The Times examines the top prospects ahead of the NFL draft, which will be held April 23-25.
As a senior at Deerfield Beach Middle School, Jerry Jeudy was walking out of the field after leading his team to bed in the semifinals of the state of Florida when his brother, Terry, stopped him. He has something to tell Jerry that will shake it to the core – and shape everything that will come for a prominent recipient.
Aaliyah, their 7 year old sister, left.
Jerry had to prepare his entire life for now – Aaliyah was born with complications that made him unable to walk or talk – and the fact that he had lived for so long was a miracle. But Jerry passed out under heavy news and cried with his brother.
“I love you sis, you are in a better place now, I swear I will make it for you and mom,” Jeudy tweeted the next day.
Jeudy, a five-star recruit, was committed to Alabama when Aaliyah died. But he realized work had just begun. His second year in 2018, Jeudy won the Fred Biletnikoff Award as the best recipient in college football after capturing 68 passes for 1,315 yards and 14 goals.
His first year, Jeudy’s striking numbers suffered a little because of an injury that ended the season at Alabama midfielder Tagovailoa. With Crimson Tide heading for the Citrus Bowl and not the College Football Playoff, Jeudy could easily decide not to play to protect himself from injury before the NFL draft. Instead, he set fire to Michigan for 204 yards, won the Most Valuable Player award in the game and strengthened his position as recipient of No. 1 which is projected in a deep concept class.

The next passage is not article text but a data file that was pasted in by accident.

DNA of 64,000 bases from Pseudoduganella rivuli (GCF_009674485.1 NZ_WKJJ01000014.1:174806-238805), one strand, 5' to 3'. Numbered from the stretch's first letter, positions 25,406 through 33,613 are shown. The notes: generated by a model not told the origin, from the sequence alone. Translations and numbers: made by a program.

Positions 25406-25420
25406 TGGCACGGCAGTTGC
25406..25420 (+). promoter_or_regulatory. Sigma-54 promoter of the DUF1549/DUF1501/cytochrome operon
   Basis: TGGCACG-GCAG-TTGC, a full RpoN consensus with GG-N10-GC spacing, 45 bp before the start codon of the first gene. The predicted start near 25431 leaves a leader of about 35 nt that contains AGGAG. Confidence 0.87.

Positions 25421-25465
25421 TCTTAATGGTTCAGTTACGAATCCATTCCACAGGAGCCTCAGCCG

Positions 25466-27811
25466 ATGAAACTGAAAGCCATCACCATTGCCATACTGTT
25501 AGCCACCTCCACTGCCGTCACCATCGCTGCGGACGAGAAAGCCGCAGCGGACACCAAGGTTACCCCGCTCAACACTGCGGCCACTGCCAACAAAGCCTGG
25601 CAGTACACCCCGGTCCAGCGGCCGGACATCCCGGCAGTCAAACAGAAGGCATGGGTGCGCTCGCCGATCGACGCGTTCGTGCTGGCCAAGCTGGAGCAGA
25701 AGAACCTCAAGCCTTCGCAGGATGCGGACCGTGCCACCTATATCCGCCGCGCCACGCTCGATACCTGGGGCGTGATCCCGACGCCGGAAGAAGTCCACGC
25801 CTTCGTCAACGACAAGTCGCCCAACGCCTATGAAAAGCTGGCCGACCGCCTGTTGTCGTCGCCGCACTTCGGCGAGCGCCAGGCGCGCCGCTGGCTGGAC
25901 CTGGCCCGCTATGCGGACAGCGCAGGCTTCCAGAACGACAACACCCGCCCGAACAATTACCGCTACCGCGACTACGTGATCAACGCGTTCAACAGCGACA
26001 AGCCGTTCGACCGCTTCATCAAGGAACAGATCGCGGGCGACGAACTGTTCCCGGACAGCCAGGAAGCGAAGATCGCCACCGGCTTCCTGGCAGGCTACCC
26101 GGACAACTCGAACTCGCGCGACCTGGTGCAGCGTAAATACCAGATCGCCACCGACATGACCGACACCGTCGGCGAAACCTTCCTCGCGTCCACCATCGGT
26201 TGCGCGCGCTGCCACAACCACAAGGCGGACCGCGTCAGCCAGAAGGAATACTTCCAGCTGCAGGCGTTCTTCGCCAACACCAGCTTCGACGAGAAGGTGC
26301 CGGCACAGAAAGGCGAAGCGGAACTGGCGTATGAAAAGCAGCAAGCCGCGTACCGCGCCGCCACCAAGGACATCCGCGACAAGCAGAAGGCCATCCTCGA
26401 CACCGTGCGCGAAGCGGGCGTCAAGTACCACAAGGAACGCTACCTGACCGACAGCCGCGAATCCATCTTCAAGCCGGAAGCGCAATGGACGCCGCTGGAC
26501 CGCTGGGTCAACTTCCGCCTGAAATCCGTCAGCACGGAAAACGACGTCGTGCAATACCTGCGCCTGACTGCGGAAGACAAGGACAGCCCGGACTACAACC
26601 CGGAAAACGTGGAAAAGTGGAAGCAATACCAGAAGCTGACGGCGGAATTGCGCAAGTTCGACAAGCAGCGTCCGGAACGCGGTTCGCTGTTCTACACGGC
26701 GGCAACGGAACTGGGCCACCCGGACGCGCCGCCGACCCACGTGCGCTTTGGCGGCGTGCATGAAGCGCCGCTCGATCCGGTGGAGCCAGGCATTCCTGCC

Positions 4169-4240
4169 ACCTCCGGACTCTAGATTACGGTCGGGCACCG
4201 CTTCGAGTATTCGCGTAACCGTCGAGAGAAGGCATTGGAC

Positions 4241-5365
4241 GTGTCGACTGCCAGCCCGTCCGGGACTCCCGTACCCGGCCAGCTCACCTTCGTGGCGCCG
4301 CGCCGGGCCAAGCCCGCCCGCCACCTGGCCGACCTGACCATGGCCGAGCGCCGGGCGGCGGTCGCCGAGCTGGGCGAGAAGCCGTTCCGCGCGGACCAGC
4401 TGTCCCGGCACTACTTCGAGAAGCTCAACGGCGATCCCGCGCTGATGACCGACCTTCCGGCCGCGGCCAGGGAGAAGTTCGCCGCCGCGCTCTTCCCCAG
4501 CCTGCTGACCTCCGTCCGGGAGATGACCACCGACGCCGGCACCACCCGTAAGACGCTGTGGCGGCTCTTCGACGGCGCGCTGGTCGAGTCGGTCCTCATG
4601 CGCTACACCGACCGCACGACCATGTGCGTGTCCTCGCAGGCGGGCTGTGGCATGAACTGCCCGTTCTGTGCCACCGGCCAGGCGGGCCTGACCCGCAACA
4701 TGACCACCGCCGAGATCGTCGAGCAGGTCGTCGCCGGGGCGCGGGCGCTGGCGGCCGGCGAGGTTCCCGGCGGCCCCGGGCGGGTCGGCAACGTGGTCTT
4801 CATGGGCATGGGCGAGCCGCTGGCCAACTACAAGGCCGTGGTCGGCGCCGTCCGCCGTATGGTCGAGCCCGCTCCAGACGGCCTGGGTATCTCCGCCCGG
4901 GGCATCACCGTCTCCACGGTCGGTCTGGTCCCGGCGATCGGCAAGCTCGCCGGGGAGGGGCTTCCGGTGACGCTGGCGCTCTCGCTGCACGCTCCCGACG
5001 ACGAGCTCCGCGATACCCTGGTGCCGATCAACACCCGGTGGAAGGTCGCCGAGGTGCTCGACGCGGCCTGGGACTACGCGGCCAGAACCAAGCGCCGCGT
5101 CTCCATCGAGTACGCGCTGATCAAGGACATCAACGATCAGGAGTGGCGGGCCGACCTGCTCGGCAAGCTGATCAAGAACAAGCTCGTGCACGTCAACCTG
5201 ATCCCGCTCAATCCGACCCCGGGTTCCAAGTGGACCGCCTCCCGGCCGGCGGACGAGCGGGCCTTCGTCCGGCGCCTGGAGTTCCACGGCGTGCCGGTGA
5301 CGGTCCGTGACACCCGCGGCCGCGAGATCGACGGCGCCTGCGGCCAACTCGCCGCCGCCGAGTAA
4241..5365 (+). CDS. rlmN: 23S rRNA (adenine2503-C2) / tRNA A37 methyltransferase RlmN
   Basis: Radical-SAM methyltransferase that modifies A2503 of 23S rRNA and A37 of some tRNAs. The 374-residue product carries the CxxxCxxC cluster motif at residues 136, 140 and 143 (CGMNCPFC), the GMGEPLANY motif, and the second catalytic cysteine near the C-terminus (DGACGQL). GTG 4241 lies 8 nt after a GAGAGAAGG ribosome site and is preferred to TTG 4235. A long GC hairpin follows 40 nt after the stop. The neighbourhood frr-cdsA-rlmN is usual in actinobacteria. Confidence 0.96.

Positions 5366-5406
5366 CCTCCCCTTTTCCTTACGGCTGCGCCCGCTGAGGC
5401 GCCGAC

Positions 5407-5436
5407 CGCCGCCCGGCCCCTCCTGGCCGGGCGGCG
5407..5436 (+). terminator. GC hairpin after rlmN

“It’s really very demeaning, because it’s named after one of the top recipients in the class, among all these great recipients,” said Jeudy. “I don’t care where I am chosen, where I am chosen. I only know wherever I go, they will get the best from me. I will go out and compete, working hard every day to show them why I am the best. “
Jeudy was so dominant, so incomparable in Alabama that the draft analyst had decided to classify it as negative potential.
Pro Football Focus named Jeudy the top recipient but warned, “This guy is 193 pounds, six one, he’s a skinny man and he only has 24 opportunities contested in his entire college career. He will see more than that in his first year at the next level. He had to play through contact much more than he ever did in Alabama, and we just don’t know how he will survive. “
Of course, Jeudy’s original route was running and the ability to separate from the defenders – and then push those who were able to get close – was one of the reasons why he wasn’t contested so much.
Even so, Jeudy realized the next level would be different.
“I need to work with my strength,” said Jeudy. “In this league they have bigger defenders. I have to get out of the traffic and make the blocks I have to make. “
Jeudy runs his business calmly. He was not the one who created the drama even though there was a spotlight that followed him when he became a rookie star in South Florida.
But in NFL scouts join, he attracted attention for wearing a Star of David pendant on a necklace.
“My last name, Jeudy, people sometimes call me Jeu, like Jews,” Jeudy explained. “So I got a Jewish star. But I’m not Jewish. “
He then tweeted an apology to anyone who found him wearing the offensive locket.
For those who scrutinize the center opening of the star, the space is occupied by a faded picture of a little girl named Aaliyah.
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